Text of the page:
Boot CD Restoring with Cobbler

Cobbler is growing quickly and my changes have been accepted. They’re available in the official packages. This page is here for nostalgic purposes only.

Cobbler is a Linux provisioning system. It’s pretty snazzy in a PXE environment and with virtual machines, but with real machines in a non-PXE environment, it leaves some to be desired. Using the CGI script presented as well as the small edits to a standard isolinux environment, Cobbler can be used to restore real machines from bare metal given a network connection without PXE.

The CGI Script
Cobbler serves the kickstart (automated install instruction) files over http. My script simply returns the appropriate kickstart file. The kickstart can be specified manually, with parameters appended to the url–?profile=foo or ?system=baz–or with no parameters, the script will look the requesting IP address up through an XML-RPC call to Cobbler to find the appropriate system, and use that kickstart.

The Boot CD
The main idea behind the boot CD is simple–append ks=http://path/to/the/cgi/ to the isolinux.cfg file on the right boot CD. I use the Fedora rescue disks. They’re fairly small, under 100 megs, and have some useful things built in.

However, you can do some cool stuff beyond adding the kickstart url.

To make this CD, I only made a few changes to the Fedora 7 Rescue disk.

After downloading the image, mount it loopback on your system with mount -o loop disk.iso path/to/mount. Then create a directory to store the new rescue disk. Let’s call it rawdisk/. Copy the files from the cd to rawdisk/, and you’ll see there isn’t much inside a rescue disk. Inside the root is some GPL stuff. Inside images/ is a stage2.img. If you use a custom stage2.img with your cobbler setup, copy it from your cobbler install tree into that directory.

Inside isolinux is the isolinux boot stuff. The first changes we’ll make are inside isolinux/isolinux.cfg. The label sections at the bottom are different entries in the boot screen. We can add one at the beginning with the following content:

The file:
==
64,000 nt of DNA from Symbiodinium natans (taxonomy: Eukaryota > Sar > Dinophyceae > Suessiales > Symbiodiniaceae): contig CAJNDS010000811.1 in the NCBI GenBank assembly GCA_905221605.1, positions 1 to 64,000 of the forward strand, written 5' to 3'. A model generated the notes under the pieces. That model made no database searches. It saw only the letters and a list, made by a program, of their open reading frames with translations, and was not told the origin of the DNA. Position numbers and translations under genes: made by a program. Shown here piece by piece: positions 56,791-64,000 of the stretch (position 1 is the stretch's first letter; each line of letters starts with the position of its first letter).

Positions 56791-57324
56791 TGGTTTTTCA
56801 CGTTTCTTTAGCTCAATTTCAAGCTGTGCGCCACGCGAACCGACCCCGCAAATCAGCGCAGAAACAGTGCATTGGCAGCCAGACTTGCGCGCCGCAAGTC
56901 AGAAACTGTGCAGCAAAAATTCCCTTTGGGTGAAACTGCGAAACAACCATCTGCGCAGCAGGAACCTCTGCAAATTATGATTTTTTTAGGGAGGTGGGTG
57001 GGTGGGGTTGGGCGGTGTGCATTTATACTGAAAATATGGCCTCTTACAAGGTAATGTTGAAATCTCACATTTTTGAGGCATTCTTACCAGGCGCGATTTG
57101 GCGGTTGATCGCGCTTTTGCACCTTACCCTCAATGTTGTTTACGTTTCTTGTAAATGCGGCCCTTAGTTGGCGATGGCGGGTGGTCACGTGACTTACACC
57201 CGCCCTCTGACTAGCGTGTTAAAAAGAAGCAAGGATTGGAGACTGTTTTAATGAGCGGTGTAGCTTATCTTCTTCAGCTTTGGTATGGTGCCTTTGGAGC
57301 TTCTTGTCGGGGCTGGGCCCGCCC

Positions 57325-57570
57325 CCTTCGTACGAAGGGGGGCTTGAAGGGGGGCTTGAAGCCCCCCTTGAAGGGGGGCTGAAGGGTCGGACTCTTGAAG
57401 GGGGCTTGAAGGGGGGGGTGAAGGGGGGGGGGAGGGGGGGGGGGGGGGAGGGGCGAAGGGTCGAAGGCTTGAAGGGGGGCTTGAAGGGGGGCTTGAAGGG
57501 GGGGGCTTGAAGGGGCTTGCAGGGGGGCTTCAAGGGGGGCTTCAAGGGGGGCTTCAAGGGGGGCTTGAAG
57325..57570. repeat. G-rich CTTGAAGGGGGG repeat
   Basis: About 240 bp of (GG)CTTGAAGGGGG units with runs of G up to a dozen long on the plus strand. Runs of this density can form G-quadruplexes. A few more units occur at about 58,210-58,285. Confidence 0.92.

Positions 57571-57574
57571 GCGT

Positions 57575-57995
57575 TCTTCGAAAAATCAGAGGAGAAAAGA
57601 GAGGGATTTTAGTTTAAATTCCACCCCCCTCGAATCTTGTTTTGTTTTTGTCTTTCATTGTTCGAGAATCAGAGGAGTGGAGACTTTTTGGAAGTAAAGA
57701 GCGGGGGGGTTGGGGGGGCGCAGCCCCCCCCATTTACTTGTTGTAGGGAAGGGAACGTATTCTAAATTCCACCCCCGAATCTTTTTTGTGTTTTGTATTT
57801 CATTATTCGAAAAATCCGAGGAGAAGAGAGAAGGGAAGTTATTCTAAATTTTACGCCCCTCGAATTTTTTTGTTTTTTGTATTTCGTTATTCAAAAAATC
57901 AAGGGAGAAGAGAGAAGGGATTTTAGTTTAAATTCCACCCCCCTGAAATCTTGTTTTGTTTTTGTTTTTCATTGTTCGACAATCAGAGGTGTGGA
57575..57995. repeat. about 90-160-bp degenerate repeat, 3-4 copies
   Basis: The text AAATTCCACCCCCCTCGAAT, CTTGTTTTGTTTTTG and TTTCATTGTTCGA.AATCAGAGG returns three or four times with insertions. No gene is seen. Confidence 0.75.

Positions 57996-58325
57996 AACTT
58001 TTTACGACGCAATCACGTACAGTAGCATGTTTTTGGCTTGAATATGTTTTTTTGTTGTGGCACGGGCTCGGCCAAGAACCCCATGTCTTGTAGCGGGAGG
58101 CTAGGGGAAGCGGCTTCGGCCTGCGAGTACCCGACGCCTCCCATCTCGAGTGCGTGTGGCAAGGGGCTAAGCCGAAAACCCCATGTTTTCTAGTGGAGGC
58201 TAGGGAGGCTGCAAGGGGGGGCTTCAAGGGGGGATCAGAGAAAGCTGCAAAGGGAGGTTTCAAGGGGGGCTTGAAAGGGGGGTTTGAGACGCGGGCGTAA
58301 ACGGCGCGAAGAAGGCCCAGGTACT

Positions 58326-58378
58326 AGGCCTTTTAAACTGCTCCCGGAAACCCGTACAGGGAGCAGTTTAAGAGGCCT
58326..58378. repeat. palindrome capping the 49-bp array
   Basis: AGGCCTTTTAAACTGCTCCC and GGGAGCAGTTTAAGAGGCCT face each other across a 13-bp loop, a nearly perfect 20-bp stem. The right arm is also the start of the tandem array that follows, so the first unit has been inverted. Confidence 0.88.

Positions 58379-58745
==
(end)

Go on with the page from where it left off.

label cobbler
menu default
menu label Install a system with ^Cobbler
kernel vmlinuz
append initrd=initrd.img ks=

menu default makes this entry the default one. If you want this, remove the menu default from any other entry. The ^ in ^Cobbler makes the C be highlighted when the highlight bar is over the entry. It may also serve as a keyboard shortcut for that entry.The ks= pointsf Anaconda to download the kickstart file for the installation from that location–it should be changed to where the CGI script above is located on the web.

I also edited the menu title in isolinux.cfg, changing it to “Welcome to the Cobbler Restore CD!” There’s other information in the .msg files that you can edit if you desire.
If you don’t want to run the standard rescue disk kernel and initrd, you should use the kernel and initrd from your distro specification within Cobbler. These are located at /var/www/cobbler/images/distro_name/ They need to be copied into the isolinux/ directory, and pointed at in the label cobbler section instead of vmlinuz and initrd.img.

The last thing I edited was the splash image. If you open up splash.jpg in the isolinux directory, it’s the bluish Fedora balloon in the sky. I think if you’ve read this far, you’re pretty excited about Cobbler. To make the background I had in the screenshot, I just took the Cobbler logo from the Cobbler site, and threw it on a black 640×480 jpg with the Gimp.

These files need to be wrapped back up into an iso. I did it by changing directory to my rawdisk/ directory, and executing the following command:

mkisofs -o ../cobbler.iso -r -b isolinux/isolinux.bin
-c isolinux/ -no-emul-boot -boot-load-size 4
-boot-info-table -V Cobbler Install Disk -R -J -v -T .

If DHCP isn’t set up, Cobbler can provide that. Without DHCP, this whole process won’t work.

After these changes, Cobbler becomes a much stronger provisioning system for real machines when PXE isn’t available. I believe they’ll be accepted into Cobbler proper very soon, but either way the changes will remain here.

One final tip: If your hardware is old enough to not support USB booting, see if the BIOS has a boot menu. This lets you select the boot device for the next boot only. Without it, you’ll end up in an infinite reinstall loop–the install will succeed, and then reboot back into the reinstaller.

Feel free to contact me either through the email address in the script or through my contact form.

[tags]cobbler, pxe, boot cd, koan, isolinux [/tags]